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Re: [web-annotation] Allow >1 role per resource

From: Doug Schepers via GitHub <sysbot+gh@w3.org>
Date: Fri, 20 Nov 2015 17:13:14 +0000
To: public-annotation@w3.org
Message-ID: <issue_comment.created-158463032-1448039594-sysbot+gh@w3.org>
While I'm sympathetic to the rationale, this seems like it would make 
the model more complex, less efficient for processing, introduce 
possible conflicting behaviors, and decrease interoperability.

1) Structurally, this is explicitly more complex. Complexity's not 
necessarily bad, but it's a tradeoff that doesn't seem to be worth it 
(at least without more concrete and pressing use cases).

2) If the UA is treating different `role`s/`motive`s with different 
presentations or functionality (e.g. the copy-edit use case), it's 
already a burden to have to dig into each body to get the `role`; 
forcing them to treat each `role` as an unstructured array in which 
different values can be in any order, and to scan for each type of 
role value in each body is going to be inherently hard (e.g. 
computationally expensive) to process.

3) If there are multiple role values, where different UAs may process 
and present them each uniquely, there is a strong chance that some 
combinations of roles may conflict with each other. For example, if a 
client presents `commenting` and `editing` and `tagging' in 3 distinct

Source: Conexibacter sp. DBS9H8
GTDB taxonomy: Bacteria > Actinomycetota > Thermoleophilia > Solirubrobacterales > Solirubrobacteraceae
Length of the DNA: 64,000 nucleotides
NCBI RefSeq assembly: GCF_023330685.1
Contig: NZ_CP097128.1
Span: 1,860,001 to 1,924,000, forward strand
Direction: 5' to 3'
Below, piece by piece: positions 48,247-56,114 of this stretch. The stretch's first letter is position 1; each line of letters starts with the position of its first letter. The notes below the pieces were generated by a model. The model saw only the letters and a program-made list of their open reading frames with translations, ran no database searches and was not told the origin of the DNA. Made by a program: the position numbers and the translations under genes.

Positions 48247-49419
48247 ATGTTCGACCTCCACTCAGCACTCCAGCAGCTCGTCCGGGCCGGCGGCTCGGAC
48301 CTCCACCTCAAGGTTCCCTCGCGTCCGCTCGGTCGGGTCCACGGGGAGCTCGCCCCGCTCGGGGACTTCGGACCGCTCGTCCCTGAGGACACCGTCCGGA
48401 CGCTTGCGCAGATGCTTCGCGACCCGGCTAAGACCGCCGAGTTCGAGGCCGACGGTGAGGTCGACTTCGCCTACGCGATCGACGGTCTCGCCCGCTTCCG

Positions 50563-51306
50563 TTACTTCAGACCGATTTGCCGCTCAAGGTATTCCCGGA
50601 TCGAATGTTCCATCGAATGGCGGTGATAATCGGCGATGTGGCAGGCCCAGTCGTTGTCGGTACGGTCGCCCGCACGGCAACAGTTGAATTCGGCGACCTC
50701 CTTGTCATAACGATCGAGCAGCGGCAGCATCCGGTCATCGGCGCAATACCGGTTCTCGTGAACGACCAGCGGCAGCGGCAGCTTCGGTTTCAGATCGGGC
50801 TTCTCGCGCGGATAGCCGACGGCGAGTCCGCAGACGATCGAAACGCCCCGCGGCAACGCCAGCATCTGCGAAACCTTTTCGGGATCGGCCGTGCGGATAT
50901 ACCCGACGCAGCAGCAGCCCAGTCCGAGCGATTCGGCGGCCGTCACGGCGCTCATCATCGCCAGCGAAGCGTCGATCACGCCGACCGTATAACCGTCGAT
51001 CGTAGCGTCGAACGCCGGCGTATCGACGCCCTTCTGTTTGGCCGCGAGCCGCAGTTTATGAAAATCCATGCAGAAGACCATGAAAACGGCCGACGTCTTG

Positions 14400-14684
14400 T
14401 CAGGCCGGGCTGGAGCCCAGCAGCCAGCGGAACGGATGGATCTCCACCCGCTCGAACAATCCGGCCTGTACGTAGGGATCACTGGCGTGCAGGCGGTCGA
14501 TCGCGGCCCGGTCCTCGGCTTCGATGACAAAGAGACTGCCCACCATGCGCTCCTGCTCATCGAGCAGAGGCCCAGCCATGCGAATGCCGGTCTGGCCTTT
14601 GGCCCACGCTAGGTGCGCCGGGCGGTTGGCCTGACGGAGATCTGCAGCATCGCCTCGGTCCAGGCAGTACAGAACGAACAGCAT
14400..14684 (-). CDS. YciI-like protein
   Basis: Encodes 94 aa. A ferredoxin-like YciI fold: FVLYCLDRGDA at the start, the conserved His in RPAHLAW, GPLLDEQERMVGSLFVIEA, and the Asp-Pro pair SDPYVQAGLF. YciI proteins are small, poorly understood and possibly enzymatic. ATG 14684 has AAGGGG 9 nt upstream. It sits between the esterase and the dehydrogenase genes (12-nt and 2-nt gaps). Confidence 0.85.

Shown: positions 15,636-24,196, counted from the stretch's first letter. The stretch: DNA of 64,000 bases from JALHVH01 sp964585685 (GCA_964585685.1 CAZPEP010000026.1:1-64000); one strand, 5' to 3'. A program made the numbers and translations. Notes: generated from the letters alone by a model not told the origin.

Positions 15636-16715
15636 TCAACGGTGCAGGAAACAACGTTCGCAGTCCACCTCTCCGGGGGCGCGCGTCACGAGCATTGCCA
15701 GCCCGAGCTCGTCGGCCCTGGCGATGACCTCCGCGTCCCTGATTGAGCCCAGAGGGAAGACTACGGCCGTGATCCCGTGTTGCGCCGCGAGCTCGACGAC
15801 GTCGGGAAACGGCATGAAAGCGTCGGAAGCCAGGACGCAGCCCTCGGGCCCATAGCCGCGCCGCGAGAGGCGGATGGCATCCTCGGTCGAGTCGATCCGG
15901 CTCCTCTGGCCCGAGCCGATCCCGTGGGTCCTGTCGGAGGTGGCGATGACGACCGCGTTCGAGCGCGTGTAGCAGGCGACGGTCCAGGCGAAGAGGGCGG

ways, how should it present a single body that had all 3 role values?

4) Sometimes, the best thing a spec can do for interoperability is to 
*limit* options, leaving only a single clear way to **do it right**. 
If we increase the options on what role value to add to single the 
intent for any particular body, there is likely to be a profusion of 
different combinations, meaning different UAs will have to deal with 
non-specified combinations that each generator arbitrarily assigns. 
There should be a single minimally-ambiguous role value for each type 
of body, such that interoperability emerges between different 
annotation systems.  

We are still in the early phases of this annotation model, and there 
is very little real-world experience for UI presentation for these 
different role values; to the extent that they are backed by 
real-world examples (e.g. in Hypothesis, Twitter, Facebook, MS Word, 
etc.), many of these role values already have distinct presentations. 
I expect that over time, patterns for presenting many of these role 
values would emerge, improving the user experience. But if we let UAs 
mix different role values, there won't be an opportunity to find how 
each is best presented (or just processed) on its own.

If real-world experience doesn't bear out this distinct processing, 
there could be an opportunity to allow multiple role values in some 
future version of the spec, but I suggest we defer this to a later 
version, even if we don't close it outright.

If we find common combinations of role values that would elicit 
specific processing and presentation behavior, then we can mint new 
role values that address both sets of needs simultaneously. 

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Received on Friday, 20 November 2015 17:13:18 UTC

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